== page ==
Descriptive characteristics of the clinical practice guidelines

Table 2 presents the characteristics of the clinical practice guidelines. From the 5 articles, 4 have an Altmetric score with a mean mentioned score of 540.7 points (SD=1036.4) and a mean reader score of 221.5 points (SD=297.1). All clinical practice guidelines were published in English, had descriptive titles and were published as open access, 60% included multicenter studies, and 100% had media release generated by the journal. In addition, the mean impact factor of the journals publishing these clinical practice guidelines was 1.1 (SD=14.7) with the mean of number of citations normalized by year of publication of 7.5 (SD=83.7).

Table 2.

Characteristics of the clinical practice guidelines, Altmetric mentioned and Altmetric reader scores.

Variables  Caracteristics of the guidelinesn=Altmetric mentioned scoren=Altmetric reader scoren=
Published in English  5 (100.0)  540.7±1036.4  221.5±297.1 
Continent where the guideline was conducted       
America  4 (80.0)  721.0±1190.1  295.3±315.7 
Asia  1 (20.0)  0.0±0.0  0.0±0.0 
Type of title       
Descriptive  5 (100.0)  540.7±1036.4  221.5±297.1 
Type of access       
Open access  5 (100.0)  540.7±1036.4  221.5±297.1 
Article processing fees       
Yes  2 (40.0)  34.0±28.3  114.5±55.9 
No  1 (20.0)  2095.0±0.0  657±0.0 
Not reported  2 (40.0)  0.0±0.0  0.0±0.0 
Centers       
Multicenter  3 (60.0)  27.0±38.2  37.5±53.0 
Unicenter  2 (40.0)  1054.5±1471.5  405.5±355.7 
Media release generated by the journal       
Yes  5 (100.0)  540.7±1036.4  221.5±297.1 
Journal endorses AGREE statement       
Yes  2 (40.0)  1074.5±1443.2  366.0±411.5 
No  2 (40.0)  7.0±9.9  77.0±108.9 
Not reported  1 (20.0)  0.0±0.0  0.0±0.0 
Classification of low back pain based upon duration of symptoms       
Acute, subacute or chronic  5 (100.0)  540.7±1036.4  221.5±297.1 
Type of low back pain       
Non specific  3 (60.0)  34.0±28.3  114.5±55.9 
Other  2 (40.0)  1047.5±1481.4  328.5±464.6 
Type of interventions       
Stretching, mobilization, manipulation, massage  2 (40.0)  34.0±28.3  114.5±55.9 
No appropriate value  2 (40.0)  2095.0±0.0  657±0.0 
Acupuncture  1 (20.0)  0.0±0.0  0.0±0.0 
Number of years since publication  1.0 [1.0]     
Number of citations normalized by publication time in years  7.5 [83.7]     
Journal impact factor  1.1 [14.7]     
Altmetric mentioned score       
Twitter  218.5±410.4     
Facebook  87.2±156.6     
News estories  40.2±77.8     
Google+users  5.5±9.1     
Blogs  4.0±8.0     
Others  0.2±0.5     
Total  540.7±1036.4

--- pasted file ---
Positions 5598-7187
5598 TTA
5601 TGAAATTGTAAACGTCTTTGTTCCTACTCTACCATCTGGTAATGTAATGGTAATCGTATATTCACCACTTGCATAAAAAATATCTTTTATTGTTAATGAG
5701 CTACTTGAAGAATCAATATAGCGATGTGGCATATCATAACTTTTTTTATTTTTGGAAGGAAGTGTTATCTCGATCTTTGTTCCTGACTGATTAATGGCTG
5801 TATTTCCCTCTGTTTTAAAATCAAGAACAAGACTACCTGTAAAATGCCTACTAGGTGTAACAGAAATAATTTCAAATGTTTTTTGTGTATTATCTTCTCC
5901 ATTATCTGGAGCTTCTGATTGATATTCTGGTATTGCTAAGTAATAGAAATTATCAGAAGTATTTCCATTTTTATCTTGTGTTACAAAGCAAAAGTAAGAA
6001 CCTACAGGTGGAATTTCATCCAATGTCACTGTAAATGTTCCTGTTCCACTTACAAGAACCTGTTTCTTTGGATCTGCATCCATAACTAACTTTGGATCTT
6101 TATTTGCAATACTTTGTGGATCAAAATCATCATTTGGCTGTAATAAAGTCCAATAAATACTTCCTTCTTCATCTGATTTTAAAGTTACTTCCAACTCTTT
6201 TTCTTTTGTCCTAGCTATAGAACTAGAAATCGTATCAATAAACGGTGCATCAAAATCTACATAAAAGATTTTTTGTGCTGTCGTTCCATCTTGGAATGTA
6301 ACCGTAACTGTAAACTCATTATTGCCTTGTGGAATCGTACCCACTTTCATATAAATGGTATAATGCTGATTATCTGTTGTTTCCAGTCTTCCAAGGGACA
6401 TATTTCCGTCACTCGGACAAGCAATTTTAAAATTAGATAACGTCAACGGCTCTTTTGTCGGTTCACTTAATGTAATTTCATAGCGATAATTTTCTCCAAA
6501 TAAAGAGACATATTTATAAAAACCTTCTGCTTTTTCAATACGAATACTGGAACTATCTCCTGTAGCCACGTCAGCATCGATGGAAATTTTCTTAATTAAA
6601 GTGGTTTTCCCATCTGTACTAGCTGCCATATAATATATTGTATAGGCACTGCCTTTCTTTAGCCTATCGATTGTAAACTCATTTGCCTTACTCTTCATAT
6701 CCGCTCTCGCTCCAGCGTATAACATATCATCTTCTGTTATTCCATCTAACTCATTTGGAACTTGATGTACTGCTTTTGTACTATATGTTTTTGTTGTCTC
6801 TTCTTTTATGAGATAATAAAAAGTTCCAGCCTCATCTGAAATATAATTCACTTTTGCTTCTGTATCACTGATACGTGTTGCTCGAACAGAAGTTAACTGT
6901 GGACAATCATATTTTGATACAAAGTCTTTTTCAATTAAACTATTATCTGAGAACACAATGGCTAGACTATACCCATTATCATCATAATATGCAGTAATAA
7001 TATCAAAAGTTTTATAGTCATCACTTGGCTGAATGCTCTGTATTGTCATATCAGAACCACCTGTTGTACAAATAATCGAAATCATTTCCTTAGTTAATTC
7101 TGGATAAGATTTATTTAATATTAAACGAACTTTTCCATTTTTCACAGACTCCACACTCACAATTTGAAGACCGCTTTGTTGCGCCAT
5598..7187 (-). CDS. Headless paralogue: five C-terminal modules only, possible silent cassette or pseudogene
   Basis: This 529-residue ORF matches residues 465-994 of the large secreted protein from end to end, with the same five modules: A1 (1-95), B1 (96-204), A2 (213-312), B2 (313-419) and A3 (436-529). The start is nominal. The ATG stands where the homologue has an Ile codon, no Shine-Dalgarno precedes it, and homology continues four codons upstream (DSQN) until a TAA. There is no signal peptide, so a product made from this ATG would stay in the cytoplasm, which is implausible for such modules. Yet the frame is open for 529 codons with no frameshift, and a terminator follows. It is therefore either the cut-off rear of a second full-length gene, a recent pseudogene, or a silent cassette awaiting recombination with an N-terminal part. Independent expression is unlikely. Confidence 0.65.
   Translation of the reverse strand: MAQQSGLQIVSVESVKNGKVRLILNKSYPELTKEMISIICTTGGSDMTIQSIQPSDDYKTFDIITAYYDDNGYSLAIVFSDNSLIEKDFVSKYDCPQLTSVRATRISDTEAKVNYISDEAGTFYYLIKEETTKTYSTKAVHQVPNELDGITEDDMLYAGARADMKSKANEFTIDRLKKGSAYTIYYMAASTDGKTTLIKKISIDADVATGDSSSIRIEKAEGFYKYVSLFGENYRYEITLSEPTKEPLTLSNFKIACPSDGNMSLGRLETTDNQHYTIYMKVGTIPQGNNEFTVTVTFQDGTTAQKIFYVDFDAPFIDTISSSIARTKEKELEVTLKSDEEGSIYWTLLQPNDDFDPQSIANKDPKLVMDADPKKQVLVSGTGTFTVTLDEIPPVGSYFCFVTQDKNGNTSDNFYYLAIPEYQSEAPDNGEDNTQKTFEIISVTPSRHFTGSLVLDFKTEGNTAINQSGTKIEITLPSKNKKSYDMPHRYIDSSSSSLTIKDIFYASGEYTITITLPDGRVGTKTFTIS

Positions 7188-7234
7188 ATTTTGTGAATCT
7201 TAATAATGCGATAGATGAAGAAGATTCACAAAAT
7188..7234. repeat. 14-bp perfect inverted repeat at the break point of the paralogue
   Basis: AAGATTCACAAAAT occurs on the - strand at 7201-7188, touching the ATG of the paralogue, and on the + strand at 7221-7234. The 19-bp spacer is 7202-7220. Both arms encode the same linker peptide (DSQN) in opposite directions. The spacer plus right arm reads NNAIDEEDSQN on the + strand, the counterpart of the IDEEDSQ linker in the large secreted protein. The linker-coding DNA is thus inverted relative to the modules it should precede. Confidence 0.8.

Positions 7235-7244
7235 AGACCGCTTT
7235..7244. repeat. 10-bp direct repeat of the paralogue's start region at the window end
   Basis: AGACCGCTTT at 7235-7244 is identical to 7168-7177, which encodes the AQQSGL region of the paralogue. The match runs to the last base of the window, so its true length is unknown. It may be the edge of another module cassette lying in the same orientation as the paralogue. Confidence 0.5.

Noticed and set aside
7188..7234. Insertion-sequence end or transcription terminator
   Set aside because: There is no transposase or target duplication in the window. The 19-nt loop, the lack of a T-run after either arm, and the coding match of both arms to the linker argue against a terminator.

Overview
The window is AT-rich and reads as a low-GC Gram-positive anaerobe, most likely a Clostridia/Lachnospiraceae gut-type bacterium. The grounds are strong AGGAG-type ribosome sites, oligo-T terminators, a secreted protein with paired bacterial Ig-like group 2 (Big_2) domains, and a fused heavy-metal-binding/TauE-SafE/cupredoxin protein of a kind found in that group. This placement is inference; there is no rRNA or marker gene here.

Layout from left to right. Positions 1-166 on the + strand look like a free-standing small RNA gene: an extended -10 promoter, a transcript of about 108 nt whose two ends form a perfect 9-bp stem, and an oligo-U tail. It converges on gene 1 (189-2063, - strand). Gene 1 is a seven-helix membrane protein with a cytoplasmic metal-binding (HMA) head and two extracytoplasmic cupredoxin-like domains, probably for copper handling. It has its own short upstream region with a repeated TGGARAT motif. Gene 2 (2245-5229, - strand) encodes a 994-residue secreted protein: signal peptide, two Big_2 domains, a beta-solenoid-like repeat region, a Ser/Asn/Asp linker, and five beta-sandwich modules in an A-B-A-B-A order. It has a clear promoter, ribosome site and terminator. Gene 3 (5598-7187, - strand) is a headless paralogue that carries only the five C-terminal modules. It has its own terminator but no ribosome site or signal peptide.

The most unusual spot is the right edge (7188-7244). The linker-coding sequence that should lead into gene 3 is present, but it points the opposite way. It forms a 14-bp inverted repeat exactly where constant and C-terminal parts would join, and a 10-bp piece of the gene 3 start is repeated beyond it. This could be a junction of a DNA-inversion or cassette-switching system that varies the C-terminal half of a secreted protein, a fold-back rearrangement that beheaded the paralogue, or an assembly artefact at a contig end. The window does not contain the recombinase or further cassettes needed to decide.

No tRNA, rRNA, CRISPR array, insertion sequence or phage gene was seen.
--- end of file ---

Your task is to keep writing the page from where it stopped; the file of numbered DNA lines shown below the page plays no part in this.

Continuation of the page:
Altmetric reader score       
Mendeley  221.2±296.6     
Others  0.2±0.0     
Total  221.5±297.1     

Categorical data were expressed as number (percentage). Normal continuous data were expressed as mean ± standard deviation. Non-normal continuous data were expressed as median [interquartile range]. Standardized citations: number of citations divided by the number of years since publication. The variable other dysfunctions related radicular and nonradicular low back pain. The variable others related to Altmetric mentioned: weibo posts, pins, peer reviews, linkedin posts, faculty 1000 posts, Q&A posts and sillaby. The variable others related to Altmetric reader: CiteUlike and Connotea.

Predictive factors of the systematic reviews

The variable impact factor was associated with Altmetric mentioned score with a β coefficient of 15.4 (95% CI 0.97, 29.7) ajusted to all remaining variables (Table 3). These variables accounted for 37% of the explained variance (adjusted R2=0.25). This means that for every one point for the journal’s impact factor, once adjusted for counfounders, the Altmetric mentioned score is likely to be 15.4 points higher.14

Table 3.

Multivariate model to predict characteristics of systematic reviews that were associated with Altmetric mentioned score.

Variable (R2=0.37; Adjusted R2=0.25)  Constant  B coefficient  95%CI  p 
Journal characteristics  −13.62       
Open Access    0.74  −96.82, 98.30  .98 
Article processing fees (yes)    −26.94  −21.47, 67.58  .57 
Journal endorses PRISMA statement    10.83  −90.18, 111.84  .83 
Media release generated by the journal    34.90  −156.00, 225.81  .71 
Journal impact factor    15.36  0.97, 29.75  .03 
Article characteristics         
Multicenter study    −6.54  −108.00, 94.93  .90 
Number of years since publication    −21.99  −78.56, 34.57  .44 
Descriptive title    31.56  −117.82, 180.95  .67 
Number of citations normalized by year of publication    2.90  −4.02, 9.83  .40